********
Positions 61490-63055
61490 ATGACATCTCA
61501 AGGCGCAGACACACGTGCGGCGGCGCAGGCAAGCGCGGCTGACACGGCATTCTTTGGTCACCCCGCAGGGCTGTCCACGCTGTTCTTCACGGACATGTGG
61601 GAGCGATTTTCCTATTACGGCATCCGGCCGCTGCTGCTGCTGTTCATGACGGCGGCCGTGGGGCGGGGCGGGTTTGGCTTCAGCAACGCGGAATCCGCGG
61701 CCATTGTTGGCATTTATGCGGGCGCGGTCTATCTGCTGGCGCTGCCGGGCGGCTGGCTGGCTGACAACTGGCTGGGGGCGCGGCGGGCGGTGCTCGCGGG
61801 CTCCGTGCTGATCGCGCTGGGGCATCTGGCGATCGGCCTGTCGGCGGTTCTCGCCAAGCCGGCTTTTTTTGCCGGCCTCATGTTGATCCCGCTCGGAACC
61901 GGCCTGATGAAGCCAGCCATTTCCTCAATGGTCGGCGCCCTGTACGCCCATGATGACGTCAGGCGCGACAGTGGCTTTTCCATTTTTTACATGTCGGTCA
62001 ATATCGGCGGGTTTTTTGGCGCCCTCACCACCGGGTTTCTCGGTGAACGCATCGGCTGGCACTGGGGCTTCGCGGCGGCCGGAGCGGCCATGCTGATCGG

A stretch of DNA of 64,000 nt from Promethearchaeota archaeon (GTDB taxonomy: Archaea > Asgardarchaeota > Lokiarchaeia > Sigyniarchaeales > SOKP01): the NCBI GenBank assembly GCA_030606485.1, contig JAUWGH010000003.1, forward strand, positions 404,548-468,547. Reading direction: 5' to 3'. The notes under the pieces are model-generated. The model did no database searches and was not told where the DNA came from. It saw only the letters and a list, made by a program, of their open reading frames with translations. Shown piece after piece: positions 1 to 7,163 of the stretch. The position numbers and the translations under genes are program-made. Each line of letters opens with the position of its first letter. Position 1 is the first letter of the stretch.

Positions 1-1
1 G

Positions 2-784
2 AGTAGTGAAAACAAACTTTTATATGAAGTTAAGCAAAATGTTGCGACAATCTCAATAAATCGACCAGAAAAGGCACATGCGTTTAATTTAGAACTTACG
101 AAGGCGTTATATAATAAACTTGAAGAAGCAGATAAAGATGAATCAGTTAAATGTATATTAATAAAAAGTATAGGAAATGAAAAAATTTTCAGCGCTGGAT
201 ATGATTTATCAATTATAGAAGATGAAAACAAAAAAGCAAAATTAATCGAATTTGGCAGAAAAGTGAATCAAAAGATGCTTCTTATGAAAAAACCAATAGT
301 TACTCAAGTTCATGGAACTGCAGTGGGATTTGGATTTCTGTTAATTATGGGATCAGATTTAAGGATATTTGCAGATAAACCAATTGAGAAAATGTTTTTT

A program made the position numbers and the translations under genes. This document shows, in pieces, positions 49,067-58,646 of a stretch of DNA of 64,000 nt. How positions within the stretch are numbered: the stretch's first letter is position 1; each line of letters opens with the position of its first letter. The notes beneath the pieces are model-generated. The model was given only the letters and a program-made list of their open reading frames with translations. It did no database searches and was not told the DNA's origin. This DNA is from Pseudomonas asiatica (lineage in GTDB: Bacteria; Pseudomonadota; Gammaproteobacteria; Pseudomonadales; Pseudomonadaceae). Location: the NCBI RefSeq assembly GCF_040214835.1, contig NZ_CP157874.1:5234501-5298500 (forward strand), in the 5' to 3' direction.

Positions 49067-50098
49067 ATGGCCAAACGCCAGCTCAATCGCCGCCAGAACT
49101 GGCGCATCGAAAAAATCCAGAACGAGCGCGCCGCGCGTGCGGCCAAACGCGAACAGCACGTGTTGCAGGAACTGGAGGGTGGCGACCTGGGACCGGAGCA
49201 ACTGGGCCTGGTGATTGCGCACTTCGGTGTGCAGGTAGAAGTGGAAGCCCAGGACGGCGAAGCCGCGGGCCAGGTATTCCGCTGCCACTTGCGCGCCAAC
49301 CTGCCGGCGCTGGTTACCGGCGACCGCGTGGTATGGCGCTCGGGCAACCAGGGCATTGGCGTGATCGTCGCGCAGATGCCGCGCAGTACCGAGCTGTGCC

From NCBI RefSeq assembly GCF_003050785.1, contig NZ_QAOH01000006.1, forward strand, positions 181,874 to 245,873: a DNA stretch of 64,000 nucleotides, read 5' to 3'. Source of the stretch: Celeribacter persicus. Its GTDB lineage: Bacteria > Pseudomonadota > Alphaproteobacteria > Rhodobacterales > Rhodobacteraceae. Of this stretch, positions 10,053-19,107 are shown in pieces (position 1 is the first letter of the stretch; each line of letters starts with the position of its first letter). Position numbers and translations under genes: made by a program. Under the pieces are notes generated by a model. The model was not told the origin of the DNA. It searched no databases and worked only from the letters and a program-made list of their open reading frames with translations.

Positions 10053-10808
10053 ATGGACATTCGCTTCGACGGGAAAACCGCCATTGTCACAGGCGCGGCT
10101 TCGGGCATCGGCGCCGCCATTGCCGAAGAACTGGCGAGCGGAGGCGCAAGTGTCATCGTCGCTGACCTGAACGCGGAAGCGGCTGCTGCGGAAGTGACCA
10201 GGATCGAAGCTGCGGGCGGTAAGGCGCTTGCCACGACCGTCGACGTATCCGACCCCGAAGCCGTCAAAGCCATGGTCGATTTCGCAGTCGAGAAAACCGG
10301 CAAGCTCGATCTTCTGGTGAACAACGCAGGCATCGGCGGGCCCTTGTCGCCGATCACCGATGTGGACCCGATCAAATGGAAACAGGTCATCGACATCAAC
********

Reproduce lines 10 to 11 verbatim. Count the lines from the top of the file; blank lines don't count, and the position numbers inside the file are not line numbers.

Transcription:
Positions 1-1
1 G